What happened to this? I'm anxiously awaiting it.

197
by Dr. Evil (not verified) :: Thu, 12/01/2005 - 6:18pm

RE: 195

Did you listen to him on the Dan Patrick show? He spelled it out pretty clearly. The league contacted him about the error(s) and he made the mistake of telling the press about it. End of story. He would know being on the Competition Comittee.

198
by Pat (not verified) :: Thu, 12/01/2005 - 6:24pm

Did you listen to him on the Dan Patrick show?

Did you miss the "He is, however, just slightly biased." comment? If the league isn't willing to comment on it, I'd be more inclined to believe that what he heard was someone's opinion on what actually happened, not the NFL saying what should've happened.

199
by Joon (not verified) :: Thu, 12/01/2005 - 7:11pm

Re: #188

UR RANKS R SO STOOPID I CANT BLEEIVE THAT U R DUM ENUF 2 THINK THE RAMS ARE ONYL #30 THEY WOULD HAVE BEET THE COLTS IF BULGER HANT GOTTEN HURT SO THEY ARE TEH #1 TEAM ITS OBVIOUS U HAV NEVER PLAYED FOOBTALL UR STATS SUCK OH YAH AND UR MAP SUX TOO ST LOUIS IS NOWHERE NEAR THEIR

there. happy?

seriously, i'm mystified that the rams continue to play so terribly and still win games. last year's team making the playoffs (and winning a game!) with a 30th-ranked DVOA is one of the most improbable things i've ever seen in sports. last week they made the texans look like a quality NFL team (an impressive feat) but still managed to come up with the unlikely W. what will they do next?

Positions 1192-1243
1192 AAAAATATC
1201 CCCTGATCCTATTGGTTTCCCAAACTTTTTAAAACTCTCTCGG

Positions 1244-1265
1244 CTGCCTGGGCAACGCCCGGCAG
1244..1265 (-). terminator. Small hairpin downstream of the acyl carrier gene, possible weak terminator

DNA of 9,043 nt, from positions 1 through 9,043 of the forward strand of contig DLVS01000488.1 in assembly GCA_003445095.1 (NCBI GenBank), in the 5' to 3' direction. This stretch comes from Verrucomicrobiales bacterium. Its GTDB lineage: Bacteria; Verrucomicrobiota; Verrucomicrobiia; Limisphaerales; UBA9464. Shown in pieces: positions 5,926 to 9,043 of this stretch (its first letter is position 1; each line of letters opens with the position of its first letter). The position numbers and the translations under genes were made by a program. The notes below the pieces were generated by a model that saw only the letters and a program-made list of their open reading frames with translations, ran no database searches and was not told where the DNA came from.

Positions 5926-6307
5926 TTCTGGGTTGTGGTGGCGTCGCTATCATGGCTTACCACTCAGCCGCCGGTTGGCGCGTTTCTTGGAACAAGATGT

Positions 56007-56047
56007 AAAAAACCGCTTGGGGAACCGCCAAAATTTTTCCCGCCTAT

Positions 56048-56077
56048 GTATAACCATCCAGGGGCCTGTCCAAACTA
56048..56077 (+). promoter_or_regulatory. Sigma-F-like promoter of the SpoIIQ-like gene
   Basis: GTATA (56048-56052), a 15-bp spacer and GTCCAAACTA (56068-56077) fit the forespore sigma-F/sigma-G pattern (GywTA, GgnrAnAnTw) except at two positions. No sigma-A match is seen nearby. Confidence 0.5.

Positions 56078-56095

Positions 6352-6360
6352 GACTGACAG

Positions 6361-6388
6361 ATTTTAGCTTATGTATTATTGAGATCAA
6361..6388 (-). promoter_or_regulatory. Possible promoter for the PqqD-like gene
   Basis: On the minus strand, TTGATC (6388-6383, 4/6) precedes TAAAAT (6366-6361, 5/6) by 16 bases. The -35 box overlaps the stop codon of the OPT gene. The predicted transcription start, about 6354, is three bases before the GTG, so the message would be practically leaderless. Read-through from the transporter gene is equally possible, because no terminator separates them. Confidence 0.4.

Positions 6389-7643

200
by Greg (not verified) :: Thu, 12/01/2005 - 7:32pm

Whatever mathematical equation you are using is an absolute mess! Perhaps you should pick up some flash cards and learn how to add. How can anbody in their right mind and a high school diploma place the Colts at anything less then number one? Your power rankings are worthless. You have the Redskins at 5 and 6 rated higher then the Seahawks who are at 9 and 2. I'm thinking that you may be better suited to work drive thru at Taco Bell then to be promoting this worthless garbage you call a power ranking.

201
by Chris (not verified) :: Thu, 12/01/2005 - 7:41pm

188

Is it just luck, or is there something the Rams do or do not do (particularly on offense) that is an outlier to the DVOA methodology?

If you look at their stats by year, outside of this year, they'd traditionally had a high variance.

It's also the inconsistancy of the NFC West. I don't know how true it is in this year, but the last couple of years, the entire division played average to good at home, while playing nightmarishly on the road.

202
by DavidH (not verified) :: Thu, 12/01/2005 - 8:08pm

Greg - you are aware of the following facts, right?

1. The Redskins beat the Seahawks. (advantage WAS)
2. The Redskins beat SF by 35, while Seattle beat them by 2. (advantage WAS)
3. Seattle beat Dallas at HOME by 3, while the Redskins beat Dallas on the ROAD by 1. (advantage WAS)
4. Seattle beat the Giants by 3, while the Redskins lost to them by 36. (advantage SEA)
5. Those are the only common opponents they've had so far.

After this week, we'll have a couple more common opponents - Philly and St. Louis.

Seattle beat St. Louis by 6 and 15. I'm not sure the Skins will do either of those, but I wouldn't be surprised if they did.

Washington beat Philly by 7 back when they had McNabb. I'm thinking it should be a similar result for the Hawks, although my gut is saying this could be an upset.

203
by DavidH (not verified) :: Thu, 12/01/2005 - 8:10pm

Not that I think you are still reading or will ever come back to this board.

204
by tom (not verified) :: Thu, 12/01/2005 - 8:11pm